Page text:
Community groups criticize city plan to divert $3 million in casino impact funds

Mayor's office says money needed to relocate steam line fueling downtown

August 19, 2014|By Luke Broadwater, The Baltimore Sun

Baltimore officials plan to divert $3 million in anticipated casino revenue that had been earmarked for community improvements to replace a major artery in the city's underground steam pipe system.

The proposal has drawn criticism from local elected officials and community leaders who say it is a misuse of the funds to be generated by the new Horseshoe Casino Baltimore. They want the money to be used for neighborhood-oriented projects, such as walking trails or efforts to connect unemployed residents with jobs.

"Snatching $3 million from our neighborhoods to fix a steam pipe for noncommunity use is just wrong," said Keisha Allen, president of the Westport Neighborhood Association. "Why can't their money pay for it?"

City officials say they tried and failed to find other ways to pay for relocating the large pipe, which runs near Horseshoe Casino and pumps steam into downtown. A spokesman for Mayor Stephanie Rawlings-Blake said they are rushing to relocate the steam line by Sunday to ensure that the casino can open Tuesday as planned.

"We certainly understand their frustration, and we're sympathetic to it," Kevin Harris said. "What's important to remember is without the casino we would be missing out on a long-term revenue stream to do a lot of great things in the community."

The Board of Estimates, which is controlled by Rawlings-Blake, is expected to vote on the proposal Wednesday.

The casino is expected to generate up to $15 million a year in local impact funds from slot machine profits, including up to $10 million in first year.

The funds, which were presented as a benefit when voters were asked to approve casino gambling, can be used for nearly any public service or improvement. Under state law, 5.5 percent of slots profits must go to the "community impact grants."

Members of the Baltimore Casino Local Development Council, formed to help City Hall determine how to spend the grants, wants to use the money on additional police, security cameras, neighborhood cleanups, and an employment center, among other items.

State Del. Luke Clippinger, who represents Baltimore and sits on the council, said the funds should not be used for "ordinary" maintenance projects.

"It's a huge cut of those funds," Clippinger said. "People want to see the funds used quickly to improve those areas immediately around the casino. It's a slippery slope. If this steam pipe were in another part of the city, there's no way they would be getting this money."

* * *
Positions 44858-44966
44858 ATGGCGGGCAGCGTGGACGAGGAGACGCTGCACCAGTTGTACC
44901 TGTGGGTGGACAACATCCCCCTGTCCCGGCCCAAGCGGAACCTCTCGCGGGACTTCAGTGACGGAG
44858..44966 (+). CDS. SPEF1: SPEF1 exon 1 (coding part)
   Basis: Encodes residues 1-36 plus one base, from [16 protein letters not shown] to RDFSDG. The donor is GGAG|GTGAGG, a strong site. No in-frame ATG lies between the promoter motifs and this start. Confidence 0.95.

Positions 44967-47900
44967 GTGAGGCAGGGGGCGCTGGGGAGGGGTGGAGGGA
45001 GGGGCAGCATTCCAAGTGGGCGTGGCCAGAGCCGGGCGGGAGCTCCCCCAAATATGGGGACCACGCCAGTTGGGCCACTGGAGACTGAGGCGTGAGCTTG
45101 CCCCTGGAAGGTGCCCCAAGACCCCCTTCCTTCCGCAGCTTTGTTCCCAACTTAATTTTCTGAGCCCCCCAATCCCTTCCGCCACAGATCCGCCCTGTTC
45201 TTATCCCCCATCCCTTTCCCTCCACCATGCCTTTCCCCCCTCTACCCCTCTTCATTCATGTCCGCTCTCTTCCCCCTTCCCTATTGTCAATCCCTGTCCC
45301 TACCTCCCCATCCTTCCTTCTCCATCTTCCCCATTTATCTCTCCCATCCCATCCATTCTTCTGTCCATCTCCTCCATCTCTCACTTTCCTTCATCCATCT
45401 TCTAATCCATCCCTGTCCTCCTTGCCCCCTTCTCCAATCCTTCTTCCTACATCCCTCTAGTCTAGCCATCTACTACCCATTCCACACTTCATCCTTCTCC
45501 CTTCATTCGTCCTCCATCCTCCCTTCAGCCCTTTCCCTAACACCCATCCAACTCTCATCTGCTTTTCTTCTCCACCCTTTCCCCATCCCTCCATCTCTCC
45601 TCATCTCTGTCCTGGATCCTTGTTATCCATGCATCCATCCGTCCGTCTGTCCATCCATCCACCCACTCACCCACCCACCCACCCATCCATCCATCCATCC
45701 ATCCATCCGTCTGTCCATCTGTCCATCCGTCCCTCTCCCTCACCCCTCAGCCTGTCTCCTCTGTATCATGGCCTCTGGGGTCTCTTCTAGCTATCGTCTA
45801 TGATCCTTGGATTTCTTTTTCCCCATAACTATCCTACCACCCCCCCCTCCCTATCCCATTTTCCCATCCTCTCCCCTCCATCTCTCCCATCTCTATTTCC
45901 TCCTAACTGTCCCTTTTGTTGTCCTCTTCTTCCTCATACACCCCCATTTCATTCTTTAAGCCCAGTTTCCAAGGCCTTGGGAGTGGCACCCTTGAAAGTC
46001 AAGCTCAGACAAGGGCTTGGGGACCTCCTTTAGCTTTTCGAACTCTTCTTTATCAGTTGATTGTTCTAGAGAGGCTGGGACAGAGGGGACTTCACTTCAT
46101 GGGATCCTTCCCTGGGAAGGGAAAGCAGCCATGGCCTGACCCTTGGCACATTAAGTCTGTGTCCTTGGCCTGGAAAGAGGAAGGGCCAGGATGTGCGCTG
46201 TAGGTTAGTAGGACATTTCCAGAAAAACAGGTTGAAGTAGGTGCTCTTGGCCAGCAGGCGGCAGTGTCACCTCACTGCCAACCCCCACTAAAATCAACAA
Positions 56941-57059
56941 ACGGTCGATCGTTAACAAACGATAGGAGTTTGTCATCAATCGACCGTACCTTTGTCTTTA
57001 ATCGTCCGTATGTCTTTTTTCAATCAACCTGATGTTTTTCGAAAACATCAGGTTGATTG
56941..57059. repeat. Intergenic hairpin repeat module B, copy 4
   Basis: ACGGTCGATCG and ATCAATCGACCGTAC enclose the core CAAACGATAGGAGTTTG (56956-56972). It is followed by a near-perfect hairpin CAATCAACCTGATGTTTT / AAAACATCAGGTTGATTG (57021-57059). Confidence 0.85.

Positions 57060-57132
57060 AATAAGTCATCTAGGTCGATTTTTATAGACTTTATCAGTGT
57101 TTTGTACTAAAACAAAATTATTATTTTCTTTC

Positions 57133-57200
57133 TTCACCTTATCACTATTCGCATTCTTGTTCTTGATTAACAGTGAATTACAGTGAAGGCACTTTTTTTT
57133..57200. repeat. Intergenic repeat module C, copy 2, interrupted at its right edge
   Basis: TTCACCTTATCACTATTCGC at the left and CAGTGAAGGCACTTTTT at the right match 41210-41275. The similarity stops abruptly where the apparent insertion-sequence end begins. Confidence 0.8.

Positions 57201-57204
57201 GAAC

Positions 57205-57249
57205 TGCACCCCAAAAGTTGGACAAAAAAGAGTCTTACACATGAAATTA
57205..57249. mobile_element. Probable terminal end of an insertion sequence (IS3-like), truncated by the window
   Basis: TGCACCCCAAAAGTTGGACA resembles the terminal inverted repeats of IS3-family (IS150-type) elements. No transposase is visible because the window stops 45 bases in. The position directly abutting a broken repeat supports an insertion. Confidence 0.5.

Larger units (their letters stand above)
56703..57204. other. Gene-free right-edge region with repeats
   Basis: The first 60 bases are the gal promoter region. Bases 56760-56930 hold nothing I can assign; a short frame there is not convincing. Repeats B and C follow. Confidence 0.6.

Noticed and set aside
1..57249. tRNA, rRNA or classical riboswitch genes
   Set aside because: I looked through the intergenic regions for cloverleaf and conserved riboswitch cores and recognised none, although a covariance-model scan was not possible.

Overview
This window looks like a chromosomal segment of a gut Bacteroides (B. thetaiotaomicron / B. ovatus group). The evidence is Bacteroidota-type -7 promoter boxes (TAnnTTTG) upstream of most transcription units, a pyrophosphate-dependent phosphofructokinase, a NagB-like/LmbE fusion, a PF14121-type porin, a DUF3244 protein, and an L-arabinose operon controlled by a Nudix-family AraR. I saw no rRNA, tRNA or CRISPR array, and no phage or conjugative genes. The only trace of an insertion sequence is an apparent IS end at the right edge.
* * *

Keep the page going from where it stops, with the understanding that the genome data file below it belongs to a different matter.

A casino spokesman declined to comment, saying it was a city matter.

The city's steam lines are used to heat downtown office buildings and hospitals. About 240 buildings — mostly large workplaces such as the University of Maryland campus — use the steam for heating radiators, cleaning laundry and sterilizing equipment.

The line runs under the main pedestrian and vehicle entrance to the Horseshoe Casino, and city officials worried it would break under pressure from the increased traffic.

Under the complex deal, Caesars Entertainment-affiliated developers building the Horseshoe Casino would relocate the line, leased by French transnational corporation Veolia, using Baltimore-based contractor Whiting-Turner. The city has agreed to cover up to $3 million of the cost to move and replace the 45-year-old line, which runs under Warner Street from a plant in the Camden-Carroll Industrial Area to downtown.

Harris said city officials considered all options and tried to mitigate the diversion of community impact grants by taking $1.5 million from this year's funds and the rest from next year's.

"Knowing that the relocation of the steam line would have a significant cost, all options were explored by the city, including not relocating the line or abandoning the line altogether," Harris said. "Those options proved unfeasible."

In the end, he said officials had no choice. "There's no way to get the casino up and running unless this steam line issue is resolved," he said.

"All of us would rather see that money used differently," said City Council Vice Chairman Edward Reisinger, also a member of the Baltimore Casino Local Development Council. "This was something unfortunate that happened. In order for the casino to open, it has to be taken care of."

The $442 million casino, on Russell Street near M&T Bank Stadium, is scheduled to open Tuesday. About half of the casino's 1,700 jobs are expected to be filled by city residents.

Eric Costello, president of the Federal Hill Neighborhood Association, said he understood the need to replace the line, but he questioned the last-minute timing, with the proposal being disclosed so close to the casino's opening. Costello and others only learned of it several weeks ago, he said.

"It's interesting this just came up now, as opposed to a year ago," he said. "A lot of people were surprised."

State Sen. Bill Ferguson, chair of the local development council, called the situation a "tough call."

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